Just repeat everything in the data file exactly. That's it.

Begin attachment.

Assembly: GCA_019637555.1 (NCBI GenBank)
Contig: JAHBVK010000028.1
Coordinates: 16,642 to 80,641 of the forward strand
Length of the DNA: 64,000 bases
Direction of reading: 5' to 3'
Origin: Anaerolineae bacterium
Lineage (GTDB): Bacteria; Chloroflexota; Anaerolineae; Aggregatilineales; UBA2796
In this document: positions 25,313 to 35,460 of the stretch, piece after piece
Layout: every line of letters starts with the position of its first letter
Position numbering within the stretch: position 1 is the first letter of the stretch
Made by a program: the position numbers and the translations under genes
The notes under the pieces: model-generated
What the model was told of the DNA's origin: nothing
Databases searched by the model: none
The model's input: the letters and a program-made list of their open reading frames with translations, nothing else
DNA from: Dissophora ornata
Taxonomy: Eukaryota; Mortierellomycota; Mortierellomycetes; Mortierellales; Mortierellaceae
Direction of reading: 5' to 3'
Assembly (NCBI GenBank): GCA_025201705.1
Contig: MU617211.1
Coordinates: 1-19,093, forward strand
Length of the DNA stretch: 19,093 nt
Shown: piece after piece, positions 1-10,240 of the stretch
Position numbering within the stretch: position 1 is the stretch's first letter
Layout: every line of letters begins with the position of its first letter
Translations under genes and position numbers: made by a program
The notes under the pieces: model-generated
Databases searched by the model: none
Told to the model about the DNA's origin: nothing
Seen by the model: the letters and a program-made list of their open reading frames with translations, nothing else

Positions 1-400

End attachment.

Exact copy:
Assembly: GCA_019637555.1 (NCBI GenBank)
Contig: JAHBVK010000028.1
Coordinates: 16,642 to 80,641 of the forward strand
Length of the DNA: 64,000 bases
Direction of reading: 5' to 3'
Origin: Anaerolineae bacterium
Lineage (GTDB): Bacteria; Chloroflexota; Anaerolineae; Aggregatilineales; UBA2796
In this document: positions 25,313 to 35,460 of the stretch, piece after piece
Layout: every line of letters starts with the position of its first letter
Position numbering within the stretch: position 1 is the first letter of the stretch
Made by a program: the position numbers and the translations under genes
The notes under the pieces: model-generated
What the model was told of the DNA's origin: nothing
Databases searched by the model: none
The model's input: the letters and a program-made list of their open reading frames with translations, nothing else
DNA from: Dissophora ornata
Taxonomy: Eukaryota; Mortierellomycota; Mortierellomycetes; Mortierellales; Mortierellaceae
Direction of reading: 5' to 3'
Assembly (NCBI GenBank): GCA_025201705.1
Contig: MU617211.1
Coordinates: 1-19,093, forward strand
Length of the DNA stretch: 19,093 nt
Shown: piece after piece, positions 1-10,240 of the stretch
Position numbering within the stretch: position 1 is the stretch's first letter
Layout: every line of letters begins with the position of its first letter
Translations under genes and position numbers: made by a program
The notes under the pieces: model-generated
Databases searched by the model: none
Told to the model about the DNA's origin: nothing
Seen by the model: the letters and a program-made list of their open reading frames with translations, nothing else

Positions 1-400